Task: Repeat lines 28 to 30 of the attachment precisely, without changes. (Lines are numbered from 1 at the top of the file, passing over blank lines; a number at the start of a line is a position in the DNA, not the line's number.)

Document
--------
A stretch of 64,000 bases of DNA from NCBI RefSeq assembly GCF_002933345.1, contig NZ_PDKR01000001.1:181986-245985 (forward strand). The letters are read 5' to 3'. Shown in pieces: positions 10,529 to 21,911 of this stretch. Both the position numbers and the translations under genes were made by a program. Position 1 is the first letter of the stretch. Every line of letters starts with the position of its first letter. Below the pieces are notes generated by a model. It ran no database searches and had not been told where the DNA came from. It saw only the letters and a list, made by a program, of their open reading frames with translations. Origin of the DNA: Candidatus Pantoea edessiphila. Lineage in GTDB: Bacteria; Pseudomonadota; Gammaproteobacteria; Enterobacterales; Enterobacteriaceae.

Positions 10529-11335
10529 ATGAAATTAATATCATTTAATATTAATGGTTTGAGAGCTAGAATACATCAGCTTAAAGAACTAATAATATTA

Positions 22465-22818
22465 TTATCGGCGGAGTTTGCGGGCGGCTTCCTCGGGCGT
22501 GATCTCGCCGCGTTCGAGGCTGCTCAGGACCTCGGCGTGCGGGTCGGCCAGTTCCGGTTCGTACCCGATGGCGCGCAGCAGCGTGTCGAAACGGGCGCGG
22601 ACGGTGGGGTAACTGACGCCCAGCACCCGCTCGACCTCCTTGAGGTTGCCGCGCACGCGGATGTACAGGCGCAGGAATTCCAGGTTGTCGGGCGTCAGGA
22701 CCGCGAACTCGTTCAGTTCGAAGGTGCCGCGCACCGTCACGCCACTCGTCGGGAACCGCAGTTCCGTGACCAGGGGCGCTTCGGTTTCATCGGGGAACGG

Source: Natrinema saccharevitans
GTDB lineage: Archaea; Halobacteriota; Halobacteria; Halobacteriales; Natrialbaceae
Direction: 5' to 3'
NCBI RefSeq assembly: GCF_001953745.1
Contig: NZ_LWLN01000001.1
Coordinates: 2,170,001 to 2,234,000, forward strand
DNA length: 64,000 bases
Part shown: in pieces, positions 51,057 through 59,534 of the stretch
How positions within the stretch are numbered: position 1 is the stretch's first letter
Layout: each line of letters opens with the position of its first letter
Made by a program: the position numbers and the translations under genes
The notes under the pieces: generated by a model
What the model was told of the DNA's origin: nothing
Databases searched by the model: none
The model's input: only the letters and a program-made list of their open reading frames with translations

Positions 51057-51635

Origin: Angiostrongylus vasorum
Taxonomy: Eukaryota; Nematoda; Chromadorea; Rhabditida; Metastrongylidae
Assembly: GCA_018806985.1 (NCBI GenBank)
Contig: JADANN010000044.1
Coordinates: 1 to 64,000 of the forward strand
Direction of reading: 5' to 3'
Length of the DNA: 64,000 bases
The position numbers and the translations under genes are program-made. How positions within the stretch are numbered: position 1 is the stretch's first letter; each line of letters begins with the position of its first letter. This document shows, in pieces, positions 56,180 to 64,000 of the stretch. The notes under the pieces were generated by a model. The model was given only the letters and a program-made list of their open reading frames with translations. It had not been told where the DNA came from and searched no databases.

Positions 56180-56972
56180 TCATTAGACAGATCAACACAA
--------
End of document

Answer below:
Contig: JADANN010000044.1
Coordinates: 1 to 64,000 of the forward strand
Direction of reading: 5' to 3'